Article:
Elisabeth Bumiller appears in the following:
Thursday, January 10, 2013
As President Obama moves into his second term, his policy priorities, and the policies themselves, will likely shift. Coral Davenport, energy and environment correspondent for the National Journal, explores the Obama Administration's priorities on climate change, and Elisabeth Bumiller, Pentagon correspondent for Takeaway partner The New York Times, discusses the Administration's policy shifts in Afghanistan.
Tuesday, November 13, 2012
The scandal involving General David Petraeus, his lover Paula Broadwell, and the woman vying for his attention, Jill Kelley has expanded into a sort of love pentagon. Elisabeth Bumiller is a Pentagon correspondent for our partner The New York Times, and Thom Shanker, is The Times' Pentagon and national security correspondent.
Tuesday, August 28, 2012
No U.S. officers will face jail time after two separate incidents of military misconduct in Afghanistan earlier this year. For the burning of a box of Korans, four Army officers and two enlisted soldiers received letters of reprimand. For the video of marines urinating on Taliban corpses, three officers received "non-judicial punishments."
Tuesday, March 20, 2012
Until just a few weeks ago, Staff Sergeant Robert Bales was known simply as a former high school football captain, an American patriot who joined the Army after 9/11, a husband, a son, and a father of two. Now, he’s a prisoner at a detention facility in Fort Leavenworth, Kansas, accused of killing 16 civilians in Afghanistan in an incident that’s been called one of the worst war crimes of the Iraq and Afghanistan conflicts. As new facts about Bales' life emerge — including details about foot and head injuries and a mild traumatic brain injury he suffered — it appears that this could shape into a complicated legal case for the Army.
Friday, January 27, 2012
After ten years of war and expanded spending, Secretary of Defense Leon Panetta outlined a series of military budget cuts for the next decade totaling $487 billion. Among these cost-saving measures are limiting pay raises for troops, increasing health insurance fees for military retirees, and closing bases in the U.S. These proposed cuts would be in addition to a previously established drawdown of troops and army personnel over the next five years.
Wednesday, July 13, 2011
Leon Panetta began his term as defense secretary on July 1, 2011. In the less than two weeks since, he's already visited Iraq and Afghanistan and set a new tone — and agenda — for the Pentagon. Though he was friendly with his predecessor, Robert Gates, Panetta has not been shy about publicly changing the goals for America's two wars.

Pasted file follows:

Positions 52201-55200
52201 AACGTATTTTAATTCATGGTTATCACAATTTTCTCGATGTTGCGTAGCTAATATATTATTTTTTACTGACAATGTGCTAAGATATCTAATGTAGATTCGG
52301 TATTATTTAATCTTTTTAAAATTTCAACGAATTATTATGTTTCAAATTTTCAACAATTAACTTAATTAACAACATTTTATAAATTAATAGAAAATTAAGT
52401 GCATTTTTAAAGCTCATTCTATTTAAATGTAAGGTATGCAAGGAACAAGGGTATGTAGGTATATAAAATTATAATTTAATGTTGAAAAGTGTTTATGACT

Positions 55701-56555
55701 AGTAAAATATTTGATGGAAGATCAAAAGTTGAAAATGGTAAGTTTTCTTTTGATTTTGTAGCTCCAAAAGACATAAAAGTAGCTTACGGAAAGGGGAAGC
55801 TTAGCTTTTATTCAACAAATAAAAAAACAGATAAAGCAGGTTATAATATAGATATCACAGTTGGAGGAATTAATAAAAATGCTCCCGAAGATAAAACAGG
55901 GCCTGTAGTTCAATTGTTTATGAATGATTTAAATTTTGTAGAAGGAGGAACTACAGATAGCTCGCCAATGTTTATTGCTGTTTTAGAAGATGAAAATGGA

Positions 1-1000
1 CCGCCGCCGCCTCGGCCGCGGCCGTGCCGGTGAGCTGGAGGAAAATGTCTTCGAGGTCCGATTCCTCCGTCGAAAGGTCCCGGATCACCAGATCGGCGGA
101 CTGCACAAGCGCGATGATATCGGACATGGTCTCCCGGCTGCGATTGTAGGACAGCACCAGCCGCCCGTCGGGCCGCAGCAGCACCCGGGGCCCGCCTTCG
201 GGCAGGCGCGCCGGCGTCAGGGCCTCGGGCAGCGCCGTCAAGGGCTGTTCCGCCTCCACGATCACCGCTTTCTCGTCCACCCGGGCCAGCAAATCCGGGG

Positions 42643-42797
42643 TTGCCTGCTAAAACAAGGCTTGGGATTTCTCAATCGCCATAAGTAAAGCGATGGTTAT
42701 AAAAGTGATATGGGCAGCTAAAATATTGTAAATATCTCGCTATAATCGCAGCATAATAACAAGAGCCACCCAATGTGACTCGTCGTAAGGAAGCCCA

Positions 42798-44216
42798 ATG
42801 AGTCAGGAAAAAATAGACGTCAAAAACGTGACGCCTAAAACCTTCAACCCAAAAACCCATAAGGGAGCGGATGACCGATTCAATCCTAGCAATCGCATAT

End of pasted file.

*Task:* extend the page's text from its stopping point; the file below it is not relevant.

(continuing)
Monday, March 21, 2011
U.S., British, and French coalition forces began Operation Odyssey Dawn Saturday, firing missiles into Libya to enforce a U.N. mandated no-fly zone. Tanks and air defenses were targeted to curb Col. Moammar Gadhafi's deadly assault on rebel forces. A building in Gadhafi's compound reportedly was hit by a missile, though the Pentagon insists this is not an attempt to overthrow Gadhafi. The New York Times' Elisabeth Bumiller looks at the weekend's events and talks about the Pentagon's plan.
Friday, October 16, 2009
Violence is on the rise in Pakistan. Twelve days of attacks across the country have left well over 150 people dead, and there are no signs yet that security forces are going to be able to beat back the militants. A suicide car bombing targeted a police station in the city of Peshawar this morning. The BBC's Aleem Maqbool joins us from Islamabad, Pakistan.
And directly next door, in Afghanistan, President Hamid Karzai has denied allegations of fraud in the recent presidential election and claimed he won a simple majority of votes. Now, according to Elisabeth Bumiller of The New York Times, the election results may turn out to show no single victor, meaning a run-off election could be announced shortly. She joins us with a look at the potential run-off and the political problem this would pose for the Obama Administration.
For more, read Elisabeth Bumiller's article, "Karzai Aide Says Afghan Runoff Vote Is Likely," in today's New York Times.
Friday, September 04, 2009
Defense Secretary Robert Gates recently delivered what many described as a surprisingly honest and sober analysis of the current situation for the war in Afghanistan. But predicting the road ahead seemed more difficult for Gates.
In a piece she co-authored in today's New York Times, Pentagon Correspondent Elisabeth Bumiller describes an Obama administration openly conflicted about the war in Afghanistan.
“The argument is not about whether the war should continue. The argument is about the number of troops that should be added in the coming months.” — Elisabeth Bumiller, Pentagon correspondent for The New York Times
Thursday, May 21, 2009
For more, read Elizabeth Bumiller's article, 1 in 7 Freed Detainees Rejoins Fight, Report Finds, in today's New York Times.
Tuesday, April 07, 2009
The 2010 Department of Defense Budget Proposal
Defense Secretary Robert M. Gates announces some major cuts (and a couple of increases) in his 2010 budget. View other highlights from the speech, in pictures, after the jump.
Defense Secretary Robert Gates and Marine Gen. James Cartwright, vice chairman of the Joint Chiefs of Staff, at a Pentagon press briefing, April 6, 2009 (Cherie Cullen/Department of Defense)